9. 9. MOLISCH et al.: COMPREHENSIVE STANDARDIZED MODEL FOR UWB PROPAGATION CHANNELS 3159 TABLE V PARAMETERS FOR THE BELOW-1-GHz (OFFICE) MODEL TABLE VI PATH-LOSS MODEL FOR BAN the distance around the perimeter of the body, rather than the straight-line distance through the body. The amplitude distribu- tions measured near the body are also different: the lognormal distribution turned out to be best; the parameters of the distribu- tion in the different delay bins are given in Table VII. In addition, the uncorrelated scattering assumption is violated for systems where both the TX and RX are placed on the same body. Our simulations and measurements in an anechoic chamber indicate that there are always two clusters of MPCs due to the initial wave diffracting around the body, and a reflection off of the ground. TABLE VII PARAMETERS FOR THE LOGNORMAL DISTRIBUTION OF THE STANDARDIZED BAN The IEEE 802.15.4a model does not include indoor environment reflections from walls, etc.9 Furthermore, the intercluster arrival times are also deterministic and depend on the exact position of the TXs on the body. To simplify this, we have assumed a fixed average intercluster arrival time depending on the speci- fied scenario. The very short transmission distances result in in- terpath arrival times that are shorter than the delay resolution of the considered systems; thus a “dense” model (uniformly spaced tapped delay line) was used. The extracted channel parameters depended on the position of the RX on the body. To incorpo- rate this effect easily without having to perform a large number of simulations, only three scenarios are defined, corresponding to a RX placed on the “front,” “side,” and “back” of the body. The distance ranges for those environments are 0.04–0.17 m, 0.17–0.38 m, and 0.38–0.64 m, respectively. Implementing this model on a computer involves generating correlated lognormal variables representing the different bins, and then applying an appropriate path gain based on the distance between the antennas around the body. This can be accomplished by generating correlated normal variables, adding the path gain, and then converting from a decibel to linear scale as follows: (28) where is a vector of uncorrelated, unit-mean, unit-vari- ance, normal variables and is the Cholesky decomposi- tion of the matrix . To introduce the appropriate variances and cross-correlation coefficients, this vector is multiplied by the upper triangular Cholesky factorization of the desired covari- ance matrix [62]. The means (a vector ) of each different bin and the large-scale path gain are then introduced. 9These reflections can be important in some cases when the RX is shadowed by the body. Section IV-B suggests an improved model also incorporating these reflections. Authorized licensed use limited to: IEEE Xplore. Downloaded on January 30, 2009 at 06:57 from IEEE Xplore. Restrictions apply.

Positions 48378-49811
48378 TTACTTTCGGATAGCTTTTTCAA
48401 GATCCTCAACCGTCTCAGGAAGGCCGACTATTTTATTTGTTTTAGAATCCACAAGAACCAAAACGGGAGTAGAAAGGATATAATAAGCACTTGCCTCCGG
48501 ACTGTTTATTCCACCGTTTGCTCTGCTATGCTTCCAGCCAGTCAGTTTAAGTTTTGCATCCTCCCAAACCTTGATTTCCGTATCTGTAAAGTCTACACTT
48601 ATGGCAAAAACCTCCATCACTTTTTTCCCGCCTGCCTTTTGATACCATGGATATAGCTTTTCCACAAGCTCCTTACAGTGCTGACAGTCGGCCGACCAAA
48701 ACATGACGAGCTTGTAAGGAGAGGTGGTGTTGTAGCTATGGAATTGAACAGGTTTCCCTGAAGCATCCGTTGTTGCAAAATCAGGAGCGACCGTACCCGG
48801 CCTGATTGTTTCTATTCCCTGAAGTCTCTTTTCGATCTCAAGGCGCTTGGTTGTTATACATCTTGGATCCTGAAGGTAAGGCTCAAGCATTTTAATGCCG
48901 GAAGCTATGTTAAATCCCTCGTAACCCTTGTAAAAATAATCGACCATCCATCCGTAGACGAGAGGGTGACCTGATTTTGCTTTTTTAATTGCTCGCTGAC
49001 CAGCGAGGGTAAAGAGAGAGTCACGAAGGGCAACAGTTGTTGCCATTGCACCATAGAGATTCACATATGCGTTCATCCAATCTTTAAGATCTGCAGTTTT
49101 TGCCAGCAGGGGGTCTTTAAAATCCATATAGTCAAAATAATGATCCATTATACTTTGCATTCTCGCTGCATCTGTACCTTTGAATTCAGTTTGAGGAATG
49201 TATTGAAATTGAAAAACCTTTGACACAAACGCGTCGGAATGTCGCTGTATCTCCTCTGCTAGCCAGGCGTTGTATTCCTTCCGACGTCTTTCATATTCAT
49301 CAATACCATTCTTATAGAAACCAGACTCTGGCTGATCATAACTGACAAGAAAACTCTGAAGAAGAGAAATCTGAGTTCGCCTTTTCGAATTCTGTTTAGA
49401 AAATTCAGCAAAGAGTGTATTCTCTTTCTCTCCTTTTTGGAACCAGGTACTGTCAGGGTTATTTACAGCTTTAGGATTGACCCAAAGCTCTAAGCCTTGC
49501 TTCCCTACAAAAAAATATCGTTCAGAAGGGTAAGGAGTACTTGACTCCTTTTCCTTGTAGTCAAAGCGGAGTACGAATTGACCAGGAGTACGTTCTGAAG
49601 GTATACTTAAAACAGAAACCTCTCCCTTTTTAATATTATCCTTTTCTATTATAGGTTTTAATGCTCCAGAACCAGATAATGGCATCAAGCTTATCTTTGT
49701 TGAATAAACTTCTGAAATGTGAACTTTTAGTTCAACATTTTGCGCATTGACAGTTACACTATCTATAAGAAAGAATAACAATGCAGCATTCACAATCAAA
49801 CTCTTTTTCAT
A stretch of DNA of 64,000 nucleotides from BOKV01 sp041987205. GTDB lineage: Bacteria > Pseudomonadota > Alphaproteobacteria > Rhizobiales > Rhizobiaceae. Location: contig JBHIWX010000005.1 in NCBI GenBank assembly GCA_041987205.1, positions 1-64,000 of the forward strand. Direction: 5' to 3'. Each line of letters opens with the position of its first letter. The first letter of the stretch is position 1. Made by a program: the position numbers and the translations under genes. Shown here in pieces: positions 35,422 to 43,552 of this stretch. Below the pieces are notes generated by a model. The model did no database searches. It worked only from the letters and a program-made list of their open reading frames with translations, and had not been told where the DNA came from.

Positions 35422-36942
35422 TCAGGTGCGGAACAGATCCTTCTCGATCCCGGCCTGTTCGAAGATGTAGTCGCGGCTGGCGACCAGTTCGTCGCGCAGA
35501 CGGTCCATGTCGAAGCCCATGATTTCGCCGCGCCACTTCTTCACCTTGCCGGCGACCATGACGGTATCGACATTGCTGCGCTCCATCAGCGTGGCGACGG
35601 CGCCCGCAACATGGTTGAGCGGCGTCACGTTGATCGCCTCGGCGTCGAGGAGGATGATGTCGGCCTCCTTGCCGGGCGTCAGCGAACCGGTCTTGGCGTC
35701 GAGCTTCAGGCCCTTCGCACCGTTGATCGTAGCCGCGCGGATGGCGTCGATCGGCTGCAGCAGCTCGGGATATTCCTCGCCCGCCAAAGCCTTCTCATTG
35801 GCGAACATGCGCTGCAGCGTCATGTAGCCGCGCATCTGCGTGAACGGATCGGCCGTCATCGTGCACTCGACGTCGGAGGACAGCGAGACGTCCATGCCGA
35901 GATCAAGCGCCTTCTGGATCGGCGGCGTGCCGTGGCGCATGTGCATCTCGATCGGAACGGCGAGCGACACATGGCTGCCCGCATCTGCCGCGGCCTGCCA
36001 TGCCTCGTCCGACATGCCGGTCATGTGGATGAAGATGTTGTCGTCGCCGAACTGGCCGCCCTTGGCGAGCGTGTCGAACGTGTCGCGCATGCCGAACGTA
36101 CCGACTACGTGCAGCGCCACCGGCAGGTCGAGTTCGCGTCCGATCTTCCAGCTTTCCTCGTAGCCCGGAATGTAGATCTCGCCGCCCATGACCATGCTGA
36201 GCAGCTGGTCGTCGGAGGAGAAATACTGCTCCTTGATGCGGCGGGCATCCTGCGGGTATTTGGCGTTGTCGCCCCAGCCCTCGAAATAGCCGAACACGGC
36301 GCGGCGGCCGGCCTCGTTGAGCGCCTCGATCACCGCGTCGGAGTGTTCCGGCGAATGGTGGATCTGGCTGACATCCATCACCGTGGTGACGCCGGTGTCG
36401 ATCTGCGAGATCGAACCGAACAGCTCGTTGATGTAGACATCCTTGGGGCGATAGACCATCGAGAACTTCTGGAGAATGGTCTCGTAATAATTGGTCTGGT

10. 10. 3160 IEEE TRANSACTIONS ON ANTENNAS AND PROPAGATION, VOL. 54, NO. 11, NOVEMBER 2006 The path gain can be calculated according to the following formula: (29) with in units of decibels/meter. The parameters of this path gain model extracted from the simulator and measurements are summarized in Table VI. The means and variances of the log- normal distribution describing the amplitude distributions of each bin are given in Table VII; the covariance matrices are not reproduced here for space reasons; they can be found in [50]. The arrival time between the first and second cluster is 8.7 ns for the “front” scenario, 8.0 ns for the “side” scenario, and 7.4 ns for the “back” scenario. The inter-ray-arrival time is fixed to 0.25 ns, as the simulation bandwidth for this channel model is only 4 GHz (note that there are two versions of the model: a prelim- inary version that used a 2 GHz bandwidth and a final version with 4 GHz bandwidth. B. Possible Improvements The FDTD simulations on which we based the standardized model include only electromagnetic waves propagating around the body. However, for indoor environments, also MPCs re- flecting off of surrounding scatterers are relevant, and have been observed in very recent experiments [63], [64]. Based on this, we mention here an improved model that describes the complete channel. The model reuses the correlated lognormal model of the previous section to generate components diffracting around the body, and then adds additional components from the sur- rounding environment using a modified SV model. Several measurements have been taken in an office environ- ment to extract parameters of the SV model. The TX is placed on the front, and the RX is placed on the front, side, or back of the body. Measurements are taken at several locations in a room. At each location, measurements are made at 49 points, arranged in a 7 7 square grid with 5 cm spacing. Large-scale parameters are obtained from the average over each grid, while small-scale parameters are obtained from individual measure- ments in each grid. Table IX summarizes the major parame- ters of the resulting model extracted from measurements taken on different sides around the torso. More details can be found in [65]. Some modifications of the classical SV model are made, in- dicated by the extra parameters in Table IX. The measurements show that a Weibull distribution with shape parameter and scale parameter fits the distribution of the cluster arrival times better than the originally proposed Poisson process. We ob- served a “dense” arrival of MPCs such that each resolvable com- ponent contains significant energy. In this case, the concept of ray arrivals loses its meaning and the impulse response is real- ized using a tapped delay model as in the previous section. To generate cluster magnitudes, the original exponential decay model is replaced with a dual slope exponential decay model. represents the cluster decay before an empirically derived breakpoint of 40 ns, and is the decay rate after the breakpoint. A lognormally distributed variation around this Fig. 1. Path loss in the body-area model. TABLE VIII MODEL PARAMETERS FOR DETERMINISTIC CLUSTERS IN BAN trend is observed with standard deviation . We approximate the decay rate of rays within clusters using a single exponential decay . The cluster arrival time and decay parameters in Table IX indicate that the reflected components arrive in several clusters spread out over a long period of time. This is in contrast to the components diffracting near the body, which consist of only two rapidly decaying clusters due to the initial arriving components and the ground reflections. The large-scale fading of the total reflected energy on the front, back, and side of the body assumes a lognormal distribu- tion with parameters and . Comparing the large-scale fading parameters of Table IX with Fig. 1 shows that if the antennas are placed on the same side of the body, the re- ceived energy due to components reflected from the indoor en- vironment is significantly smaller than the initial components diffracting near the body. However, if antennas are placed on different sides of the body, the energy of reflected components can dominate the total received power. Fig. 1 also shows that an exponential law (a straight line) for the path gain works best for small distances (including antenna distances 0.1 m not shown in the graph), while for larger distances, a power law might be better. Due to the different propagation mechanisms different pathloss laws are expected depending on whether we consider diffraction around a body part or propagation along a body part [64]. In addition to the random clusters of MPCs, two determin- istic clusters are added to take into account reflections off of the front and back walls due to the particular geometry of our Authorized licensed use limited to: IEEE Xplore. Downloaded on January 30, 2009 at 06:57 from IEEE Xplore. Restrictions apply.